If you've been battling with credit card debt, you may be considering the ways in which you can eliminate it. While bankruptcy and credit counseling are possibilities, the real question is why so many people in America suffer from high debt-to-income ratios. Without the initial debt, many people would be better off and not have to struggle financially.
So, when does credit card debt become a problem? For many Americans, it's early in life when credit first affects them. A news article on Feb. 9 reported that the majority of those in America have credit card debt, but the real surprise is that around 35 percent of those between 25 and 60 pay those debts off each and every month.
Most of the credit card debt seen in the USA is a result of those who don't pay off their debts each month, leaving the debts to grow thanks to interest. As of December 2015, it's estimated that consumers owe a shocking $936 billion in debts including auto loans, student loans, and credit cards.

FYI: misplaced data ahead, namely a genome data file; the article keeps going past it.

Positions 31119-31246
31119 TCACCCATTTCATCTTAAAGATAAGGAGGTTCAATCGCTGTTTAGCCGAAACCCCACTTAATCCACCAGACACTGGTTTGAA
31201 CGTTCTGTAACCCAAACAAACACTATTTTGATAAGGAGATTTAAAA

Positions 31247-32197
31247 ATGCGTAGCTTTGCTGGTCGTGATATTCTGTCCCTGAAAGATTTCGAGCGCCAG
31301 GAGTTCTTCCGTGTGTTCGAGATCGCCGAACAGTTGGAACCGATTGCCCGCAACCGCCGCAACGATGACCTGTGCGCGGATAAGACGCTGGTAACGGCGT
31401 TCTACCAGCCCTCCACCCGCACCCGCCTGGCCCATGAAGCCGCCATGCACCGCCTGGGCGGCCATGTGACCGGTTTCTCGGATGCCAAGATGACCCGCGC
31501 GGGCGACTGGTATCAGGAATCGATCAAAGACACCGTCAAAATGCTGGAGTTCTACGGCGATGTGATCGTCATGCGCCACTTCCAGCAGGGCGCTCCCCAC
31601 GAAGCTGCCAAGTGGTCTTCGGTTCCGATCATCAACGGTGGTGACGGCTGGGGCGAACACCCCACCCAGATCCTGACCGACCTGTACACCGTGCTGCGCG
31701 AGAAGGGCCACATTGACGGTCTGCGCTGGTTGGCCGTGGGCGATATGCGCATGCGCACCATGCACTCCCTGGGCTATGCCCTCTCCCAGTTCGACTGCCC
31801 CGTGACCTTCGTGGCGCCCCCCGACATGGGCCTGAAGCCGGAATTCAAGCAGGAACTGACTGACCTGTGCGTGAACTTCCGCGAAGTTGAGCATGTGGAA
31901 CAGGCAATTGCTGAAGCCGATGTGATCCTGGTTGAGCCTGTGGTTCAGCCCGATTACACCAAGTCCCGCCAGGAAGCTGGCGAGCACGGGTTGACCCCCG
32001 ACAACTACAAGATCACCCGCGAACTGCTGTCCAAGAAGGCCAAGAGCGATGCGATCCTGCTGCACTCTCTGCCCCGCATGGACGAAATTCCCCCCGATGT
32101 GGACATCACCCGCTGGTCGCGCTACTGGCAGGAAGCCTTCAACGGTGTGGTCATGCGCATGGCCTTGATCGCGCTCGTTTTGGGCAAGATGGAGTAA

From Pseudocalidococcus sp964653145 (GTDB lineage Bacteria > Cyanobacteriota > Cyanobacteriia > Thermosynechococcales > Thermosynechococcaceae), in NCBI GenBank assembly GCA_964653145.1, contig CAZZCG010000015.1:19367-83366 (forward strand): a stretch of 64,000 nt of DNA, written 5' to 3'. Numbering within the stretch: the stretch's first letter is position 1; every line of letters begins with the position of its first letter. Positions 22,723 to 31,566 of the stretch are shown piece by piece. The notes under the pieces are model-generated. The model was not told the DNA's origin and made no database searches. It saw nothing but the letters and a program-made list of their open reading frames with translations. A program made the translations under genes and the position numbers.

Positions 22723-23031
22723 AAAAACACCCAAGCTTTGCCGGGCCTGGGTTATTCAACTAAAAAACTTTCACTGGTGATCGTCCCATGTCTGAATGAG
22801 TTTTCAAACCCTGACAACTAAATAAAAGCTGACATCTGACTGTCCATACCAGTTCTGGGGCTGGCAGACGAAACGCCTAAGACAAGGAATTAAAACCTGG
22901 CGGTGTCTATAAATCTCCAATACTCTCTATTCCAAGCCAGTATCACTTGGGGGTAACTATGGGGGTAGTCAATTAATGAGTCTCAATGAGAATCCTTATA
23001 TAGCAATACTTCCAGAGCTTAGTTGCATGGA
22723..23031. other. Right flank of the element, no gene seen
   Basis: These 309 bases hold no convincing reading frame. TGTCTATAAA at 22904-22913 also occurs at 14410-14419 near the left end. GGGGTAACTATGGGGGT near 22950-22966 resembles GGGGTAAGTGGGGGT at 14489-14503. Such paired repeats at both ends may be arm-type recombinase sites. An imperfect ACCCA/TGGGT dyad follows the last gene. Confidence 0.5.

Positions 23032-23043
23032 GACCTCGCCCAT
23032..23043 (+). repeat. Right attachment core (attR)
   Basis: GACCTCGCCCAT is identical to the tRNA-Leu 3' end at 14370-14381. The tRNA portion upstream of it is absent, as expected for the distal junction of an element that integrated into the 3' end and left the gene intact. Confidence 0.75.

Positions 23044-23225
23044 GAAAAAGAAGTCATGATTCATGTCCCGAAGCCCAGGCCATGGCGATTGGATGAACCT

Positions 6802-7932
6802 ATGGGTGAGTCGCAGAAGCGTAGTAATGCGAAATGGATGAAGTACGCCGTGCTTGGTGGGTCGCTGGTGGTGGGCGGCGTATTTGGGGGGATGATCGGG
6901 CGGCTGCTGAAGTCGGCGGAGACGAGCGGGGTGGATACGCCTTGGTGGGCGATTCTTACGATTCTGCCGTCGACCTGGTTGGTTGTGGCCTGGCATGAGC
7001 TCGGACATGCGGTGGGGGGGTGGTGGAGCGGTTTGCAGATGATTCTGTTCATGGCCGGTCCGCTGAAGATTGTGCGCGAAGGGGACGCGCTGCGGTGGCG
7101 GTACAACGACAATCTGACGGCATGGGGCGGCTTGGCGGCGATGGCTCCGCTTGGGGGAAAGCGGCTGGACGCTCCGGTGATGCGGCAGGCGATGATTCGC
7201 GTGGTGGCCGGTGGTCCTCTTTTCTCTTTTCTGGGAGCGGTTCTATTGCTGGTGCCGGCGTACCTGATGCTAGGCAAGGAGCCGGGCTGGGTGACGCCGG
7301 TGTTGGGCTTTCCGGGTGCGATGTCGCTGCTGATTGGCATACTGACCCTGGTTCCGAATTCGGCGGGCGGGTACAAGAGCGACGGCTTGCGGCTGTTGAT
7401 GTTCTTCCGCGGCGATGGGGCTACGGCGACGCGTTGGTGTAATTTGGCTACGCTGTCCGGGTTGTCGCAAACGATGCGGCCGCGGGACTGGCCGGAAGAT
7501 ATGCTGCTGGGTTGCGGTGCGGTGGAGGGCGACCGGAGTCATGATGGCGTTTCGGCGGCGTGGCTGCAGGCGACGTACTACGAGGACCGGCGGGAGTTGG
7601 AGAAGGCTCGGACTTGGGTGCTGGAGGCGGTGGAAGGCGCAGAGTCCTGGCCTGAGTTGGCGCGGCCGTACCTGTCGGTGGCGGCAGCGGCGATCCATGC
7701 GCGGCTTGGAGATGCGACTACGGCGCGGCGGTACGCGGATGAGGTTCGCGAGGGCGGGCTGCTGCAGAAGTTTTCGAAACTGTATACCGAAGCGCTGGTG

What's interesting is that studies show that while these people may always tend to keep a balance on their cards, the amount can quickly change if the credit limit is increased. If there is more money to spend, those individuals are more likely to spend it.
Most people between the ages of 18 and 34 have little in the way of savings; most have under $1,000, while others have nothing to fall back on. Combining that with high credit debt can be a recipe for disaster.
Source: Fortune, "Credit Card Debt Usually Begins Early for Americans," Andrew Zaleski, Feb. 09, 2016